With energy prices skyrocketing, the climate under threat and legislation evolving to keep up, commercial kitchen operators should be switching on to the importance of maximizing energy efficiency. By saving energy and making the most of every watt, operators can cut their costs as well as minimizing their carbon footprint.
“50 years ago, fuel or gas prices may have been minor compared to labor or food costs, but today, the ratio of energy costs is dramatically higher,” says Stephan Leuschner, director of ghost kitchens, culinary concepts & broadcast at RATIONAL and host of the popular TrendTalk live webinars, which focus on ghost kitchens and the food delivery market.
According to Mudie et al in the International Journal of Low-Carbon Technologies, between 45 % and 70 % of electrical energy is wasted in a commercial kitchen through shortcomings like insufficient training and poor equipment maintenance. The good news is that energy transformation is possible, and here are six ways to stop energy waste in your professional kitchen.
Know your power
The first step towards greater energy efficiency is an energy audit. This will reveal the areas of greatest energy consumption and can be compared to similar establishments to help set new targets. Smart technology , e.g. ConnectedCooking, can provide real-time information on resource usage. Deep dive into your energy provider to ensure you are on the right business tariff and consider providers that use renewable energy sources. Increasingly, electrical energy is being favored over gas in foodservice.
Choose the right equipment
One of the main contributors to energy consumption is a professional kitchen’s equipment. In Mudie et al’s study, refrigeration accounted for 41 % of energy consumption, fryers 13 % and combination ovens and grills 12 % each.
Technological developments are enabling ever more efficient equipment in almost every area of the kitchen. “There have been vast improvements in equipment in the last five years,” says foodservice consultant William Bender FCSI, founder and principal at W.H. Bender & Associates. “It can save money in the operation and improve quality at the same time.”
Modern deep-fryers are more energy efficient and also help save fryer oil by reducing scorching. According to UK catering equipment provider Die-Pat, a connectionless steamer can reduce water use to two gallons per hour from 40 gallons per hour, as well as reducing heat loss. Grills with infra-red elements enable up to 80 % more efficient heat transfer and can be designed to switch themselves on only when a product is placed under the heat source. A combi-oven reduces cooking time and improves air circulation, while microwave ovens use up to 90 % less energy than conventional ovens.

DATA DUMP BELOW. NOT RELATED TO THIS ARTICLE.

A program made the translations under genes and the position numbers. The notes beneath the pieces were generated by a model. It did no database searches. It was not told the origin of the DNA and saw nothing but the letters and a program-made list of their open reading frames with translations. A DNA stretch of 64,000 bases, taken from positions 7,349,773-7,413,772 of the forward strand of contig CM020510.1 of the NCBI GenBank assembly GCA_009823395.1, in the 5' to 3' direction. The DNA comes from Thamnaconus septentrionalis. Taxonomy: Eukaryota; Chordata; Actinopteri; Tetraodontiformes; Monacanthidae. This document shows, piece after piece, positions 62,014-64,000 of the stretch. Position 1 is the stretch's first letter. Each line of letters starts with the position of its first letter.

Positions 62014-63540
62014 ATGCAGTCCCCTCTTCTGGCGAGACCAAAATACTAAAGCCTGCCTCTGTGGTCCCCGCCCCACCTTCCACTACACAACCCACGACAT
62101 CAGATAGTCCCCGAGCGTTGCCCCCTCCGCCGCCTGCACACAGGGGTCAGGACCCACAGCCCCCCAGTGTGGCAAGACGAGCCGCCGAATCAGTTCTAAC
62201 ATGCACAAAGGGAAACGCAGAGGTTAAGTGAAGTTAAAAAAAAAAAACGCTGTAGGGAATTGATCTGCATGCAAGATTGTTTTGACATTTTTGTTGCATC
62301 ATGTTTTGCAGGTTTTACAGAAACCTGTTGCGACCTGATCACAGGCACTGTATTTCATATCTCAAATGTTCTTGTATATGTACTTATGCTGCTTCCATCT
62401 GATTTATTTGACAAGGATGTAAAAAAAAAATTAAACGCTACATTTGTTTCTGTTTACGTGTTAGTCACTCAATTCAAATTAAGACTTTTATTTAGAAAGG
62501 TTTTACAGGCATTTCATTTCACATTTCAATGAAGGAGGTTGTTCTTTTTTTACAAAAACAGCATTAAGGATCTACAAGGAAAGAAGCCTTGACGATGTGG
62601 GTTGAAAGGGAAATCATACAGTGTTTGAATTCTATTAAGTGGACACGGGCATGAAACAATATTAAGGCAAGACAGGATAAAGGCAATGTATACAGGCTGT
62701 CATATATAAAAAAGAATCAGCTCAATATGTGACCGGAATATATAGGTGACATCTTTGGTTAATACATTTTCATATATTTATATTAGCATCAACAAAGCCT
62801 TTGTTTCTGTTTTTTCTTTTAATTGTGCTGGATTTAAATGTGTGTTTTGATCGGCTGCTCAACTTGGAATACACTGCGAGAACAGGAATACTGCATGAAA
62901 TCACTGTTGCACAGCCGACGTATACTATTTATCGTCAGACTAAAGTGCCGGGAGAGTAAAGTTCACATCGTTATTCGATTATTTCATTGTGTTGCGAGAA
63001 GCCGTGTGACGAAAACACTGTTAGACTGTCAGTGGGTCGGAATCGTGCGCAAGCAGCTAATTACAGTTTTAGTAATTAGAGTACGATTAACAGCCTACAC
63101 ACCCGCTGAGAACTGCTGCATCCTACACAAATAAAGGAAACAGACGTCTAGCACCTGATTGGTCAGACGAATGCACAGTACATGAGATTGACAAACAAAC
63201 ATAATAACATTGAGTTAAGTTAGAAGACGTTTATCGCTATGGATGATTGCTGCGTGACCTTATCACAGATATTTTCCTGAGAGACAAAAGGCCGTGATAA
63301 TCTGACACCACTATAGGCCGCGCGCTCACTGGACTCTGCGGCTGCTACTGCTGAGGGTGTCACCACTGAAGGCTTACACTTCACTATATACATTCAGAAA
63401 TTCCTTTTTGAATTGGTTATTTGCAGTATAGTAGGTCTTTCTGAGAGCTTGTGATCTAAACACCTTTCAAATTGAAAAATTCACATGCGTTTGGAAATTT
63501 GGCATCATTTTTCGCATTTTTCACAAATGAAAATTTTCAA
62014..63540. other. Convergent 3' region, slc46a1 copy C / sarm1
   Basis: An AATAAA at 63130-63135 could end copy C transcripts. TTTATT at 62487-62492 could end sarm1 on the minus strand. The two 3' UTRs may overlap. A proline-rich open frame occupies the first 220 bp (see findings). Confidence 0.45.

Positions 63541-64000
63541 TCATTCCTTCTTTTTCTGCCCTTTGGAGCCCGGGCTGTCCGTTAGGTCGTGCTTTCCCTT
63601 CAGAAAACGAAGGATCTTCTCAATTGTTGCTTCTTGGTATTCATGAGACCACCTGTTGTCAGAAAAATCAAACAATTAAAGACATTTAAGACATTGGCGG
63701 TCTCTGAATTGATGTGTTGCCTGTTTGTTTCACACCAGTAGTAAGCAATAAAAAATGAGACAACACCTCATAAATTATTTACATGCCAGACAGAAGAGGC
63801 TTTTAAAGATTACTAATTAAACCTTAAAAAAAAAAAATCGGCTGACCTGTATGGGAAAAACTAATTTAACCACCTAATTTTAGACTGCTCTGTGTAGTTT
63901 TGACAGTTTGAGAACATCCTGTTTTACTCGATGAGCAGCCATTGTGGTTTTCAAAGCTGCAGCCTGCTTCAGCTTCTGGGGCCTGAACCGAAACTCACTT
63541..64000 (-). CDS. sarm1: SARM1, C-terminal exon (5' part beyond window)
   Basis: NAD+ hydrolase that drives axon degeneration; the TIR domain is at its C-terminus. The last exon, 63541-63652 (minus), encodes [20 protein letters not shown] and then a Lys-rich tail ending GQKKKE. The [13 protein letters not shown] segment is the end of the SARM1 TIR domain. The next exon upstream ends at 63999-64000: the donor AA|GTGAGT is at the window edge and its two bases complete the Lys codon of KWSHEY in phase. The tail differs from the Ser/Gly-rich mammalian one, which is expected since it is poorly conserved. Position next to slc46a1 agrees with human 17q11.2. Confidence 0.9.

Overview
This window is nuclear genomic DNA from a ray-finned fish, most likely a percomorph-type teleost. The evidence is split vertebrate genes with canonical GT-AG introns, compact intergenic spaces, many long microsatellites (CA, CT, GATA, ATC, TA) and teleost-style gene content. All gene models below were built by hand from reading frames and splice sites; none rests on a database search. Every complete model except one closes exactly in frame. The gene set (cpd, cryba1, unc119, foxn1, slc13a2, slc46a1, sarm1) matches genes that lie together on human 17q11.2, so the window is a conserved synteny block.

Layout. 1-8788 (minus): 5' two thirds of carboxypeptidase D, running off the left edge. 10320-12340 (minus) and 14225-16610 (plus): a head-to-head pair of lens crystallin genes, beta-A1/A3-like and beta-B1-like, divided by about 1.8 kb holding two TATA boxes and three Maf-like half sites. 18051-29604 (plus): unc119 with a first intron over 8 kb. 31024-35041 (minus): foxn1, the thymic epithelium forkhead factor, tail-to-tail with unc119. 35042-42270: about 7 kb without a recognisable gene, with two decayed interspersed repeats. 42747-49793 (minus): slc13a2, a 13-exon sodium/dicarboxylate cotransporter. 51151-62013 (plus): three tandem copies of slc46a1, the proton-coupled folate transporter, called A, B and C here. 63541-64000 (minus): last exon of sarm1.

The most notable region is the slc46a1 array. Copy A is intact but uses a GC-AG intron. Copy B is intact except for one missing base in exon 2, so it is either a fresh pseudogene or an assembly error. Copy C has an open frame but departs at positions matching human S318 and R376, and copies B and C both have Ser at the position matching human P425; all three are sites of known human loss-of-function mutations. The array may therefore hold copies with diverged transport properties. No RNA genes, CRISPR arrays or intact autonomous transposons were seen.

When buying equipment, look out for EU energy labels or Energy Star ratings. More efficient equipment may be more expensive in the short run, but they usually pay for themselves over time, with the added benefit of helping to protect the planet.
Maintain your tools
Once you have the right equipment for the job, it is vital to maintain it properly. The condenser coils of a refrigerator can become coated with dust, which acts as an insulator and impairs their ability to remove heat. Calcification and mineral deposits in water filtration systems undermine their efficiency. Dirty ovens waste energy, as they are less efficient and additionally present a safety risk.
A robust maintenance schedule is an essential part of optimizing equipment performance. Any leaks or breaks should be addressed at once to avoid wasted resources. Business Energy estimates that an annual service of the kitchen’s heating system can improve overall energy efficiency by up to 15 %.
Leverage smart design
Kitchen layout, orientation and airflow management are some of the overlooked champions for overall efficiency. For example, if your refrigerator is located next to the cookers, it will have to work much harder. By defining separate zones for heating and cooling equipment within the kitchen, operators can reduce the strain on their equipment, reducing energy consumption and the chances of failure.
Poor kitchen airflow can put extra strain on HVAC equipment and vents. Defining HVAC zones, upgrading airflow and following manufacturer guidelines for ventilation space around equipment can improve overall performance.
“Many kitchens are planned in a traditional way, meaning you over-dimension,” adds Leuschner. “Having a small footprint with less people and more efficient work saves energy and cost. When you are planning a kitchen, you should consider what you really need.”
Know when to switch off
“The easiest way to change consumption is to optimize the operation,” says Leuschner. “The more cleverly we plan our operational workflow, the higher the efficiency. This means creating an optimized start-up/shutdown schedule to capitalize on peak times and avoid wasting energy for equipment that isn’t in use.”
For example, lights should be switched off when not being used, and fryers can be turned off during quiet periods. Smart technologies can be used to do this automatically.
Shape your culture
One of the main areas of improvement identified by Mudie et al is staff behavior. “When you’re talking about reducing emissions, stopping energy waste or saving money, it really depends on the culture,” says Bender.
Training and signage can be used to help staff members make efficient choices. Procedures such as ensuring that dishwashers are full before being switched on, closing fridge and freezer doors and turning off equipment should be routine and can be defined in the employee handbook in order to stop energy waste efficiently.
Customers can be brought along on the energy efficiency journey too. Consider designing the menu to take into account cooking methods and make the most of dishes that can be cooked fresh, rather than relying on pre-cooking and cooling or buffet-style service.